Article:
Problem with new Bali tourism tax levy

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Thousands of tourists are reportedly dodging Bali’s new tourism tax fee following “flaws in the system”.

The 150,000 IDR ($15) tourist levy came into effect on February 14 and it’s expected to bring in more than $18 million this year from Aussies alone.

However, top tourism officials have acknowledged it is not running as it should with the majority of tourists entering the holiday hotspot (around 60 per cent) not paying the fee.

Instead, around 5000 people per day are paying levy, a lot less than what officials had hoped, according to national publication The Bali Sun.

Top tourism leader, Wayan Puspa Negara, told reporters this week the current system “has many holes” with fellow stakeholders criticising the system, rather than blaming tourists.

“At the airport, there are no payment counters that intensively charge fees,” Mr Puspa Negara said, according to The Bali Sun.

“So far the payment system uses an application, and the existing offers can only attract a few foreign tourists so we need to add more counters [at the airport].”

He suggested that airlines take on some of the responsibility of checking that tourists have paid their tourism taxes. He also added tourism attractions in Bali could be doing more to support the new system.

“Hotels, restaurants and tours attractions can all be end points, where foreign tourists are checked whether they have paid or not.”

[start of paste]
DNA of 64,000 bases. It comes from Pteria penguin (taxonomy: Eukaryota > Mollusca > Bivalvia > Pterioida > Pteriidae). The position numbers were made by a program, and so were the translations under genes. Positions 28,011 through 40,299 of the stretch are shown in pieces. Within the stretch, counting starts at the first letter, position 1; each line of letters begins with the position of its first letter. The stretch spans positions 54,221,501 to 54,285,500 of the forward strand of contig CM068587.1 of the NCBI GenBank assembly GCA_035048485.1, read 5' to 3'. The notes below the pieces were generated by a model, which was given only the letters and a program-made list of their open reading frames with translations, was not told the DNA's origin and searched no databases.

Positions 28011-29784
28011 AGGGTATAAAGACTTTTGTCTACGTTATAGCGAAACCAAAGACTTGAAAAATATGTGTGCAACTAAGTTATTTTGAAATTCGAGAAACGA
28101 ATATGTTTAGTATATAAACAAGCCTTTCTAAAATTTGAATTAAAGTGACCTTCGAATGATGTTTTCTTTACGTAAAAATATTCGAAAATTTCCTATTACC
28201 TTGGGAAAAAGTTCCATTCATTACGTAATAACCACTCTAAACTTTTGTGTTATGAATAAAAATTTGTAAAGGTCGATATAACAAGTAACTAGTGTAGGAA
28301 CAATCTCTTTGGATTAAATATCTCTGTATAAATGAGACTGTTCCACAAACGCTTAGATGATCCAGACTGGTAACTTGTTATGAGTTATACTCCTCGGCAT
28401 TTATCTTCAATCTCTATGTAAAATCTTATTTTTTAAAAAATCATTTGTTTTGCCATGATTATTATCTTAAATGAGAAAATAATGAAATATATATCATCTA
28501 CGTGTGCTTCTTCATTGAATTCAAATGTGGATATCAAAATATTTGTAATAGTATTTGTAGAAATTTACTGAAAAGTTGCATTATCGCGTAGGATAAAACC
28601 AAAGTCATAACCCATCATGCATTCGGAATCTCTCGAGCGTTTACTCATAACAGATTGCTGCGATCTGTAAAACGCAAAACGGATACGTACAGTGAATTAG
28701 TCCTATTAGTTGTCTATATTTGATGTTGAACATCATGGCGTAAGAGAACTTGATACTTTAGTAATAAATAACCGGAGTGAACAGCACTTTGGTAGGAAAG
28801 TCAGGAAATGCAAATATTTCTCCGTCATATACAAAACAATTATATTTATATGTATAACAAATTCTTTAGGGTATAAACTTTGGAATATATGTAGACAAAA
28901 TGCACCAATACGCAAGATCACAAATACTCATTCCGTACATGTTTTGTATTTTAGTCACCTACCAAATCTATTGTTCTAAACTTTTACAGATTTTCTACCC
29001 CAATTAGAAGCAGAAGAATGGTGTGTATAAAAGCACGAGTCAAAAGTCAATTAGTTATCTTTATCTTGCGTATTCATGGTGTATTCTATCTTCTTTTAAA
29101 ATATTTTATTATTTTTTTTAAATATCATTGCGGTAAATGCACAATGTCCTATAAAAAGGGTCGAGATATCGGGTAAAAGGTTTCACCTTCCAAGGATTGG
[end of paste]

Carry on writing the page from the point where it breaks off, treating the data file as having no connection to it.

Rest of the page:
Last week, head of the Bali Tourism Department, Tjok Bagus Pemayun said tourism officials are confident foreigners are aware of the new system.

However, Mr Puspa Negara disagrees, suggesting the government carry out a more “intense and massive outreach”.

“Especially in countries that are the largest source of foreign tourists to Bali,” he added.

As of March 26, tourism police units have been conducting spot checks to ensure travellers have paid the fee.

“We will target tourist attractions in Bali including Uluwatu, Tanah Lot, Ulun Danu Beratan and also Tampaksiring,” Head of the Bali Tourism Department,” Tjok Bagus Pemayun said last week, according to The Bali Sun.

It has been supported by leading tourism stakeholders on the island, including the Indonesian Tourism Industry Association.

It involves tourists showing their Tourism Tax Levy Voucher, which they will receive via email from LoveBali after payment.

The voucher consists of a QR code that will need to be shown to the inspectors.

How to pay the tourist levy

You can pay the $15 fee via the website or Love Bali app.

You will need to enter your details, including your passport number and arrival date.

Then you can choose your payment method and once successful, you will have a ‘Levy Voucher’ sent to your email.

It is important to make sure the voucher is valid and active as your will need to present it at scanning checkpoints when entering Bali.

There will also be a counter to pay the fee by debit or credit card at I Gusti Ngurah Rai International Airport or Benoa Harbour, but this is not the method encouraged.

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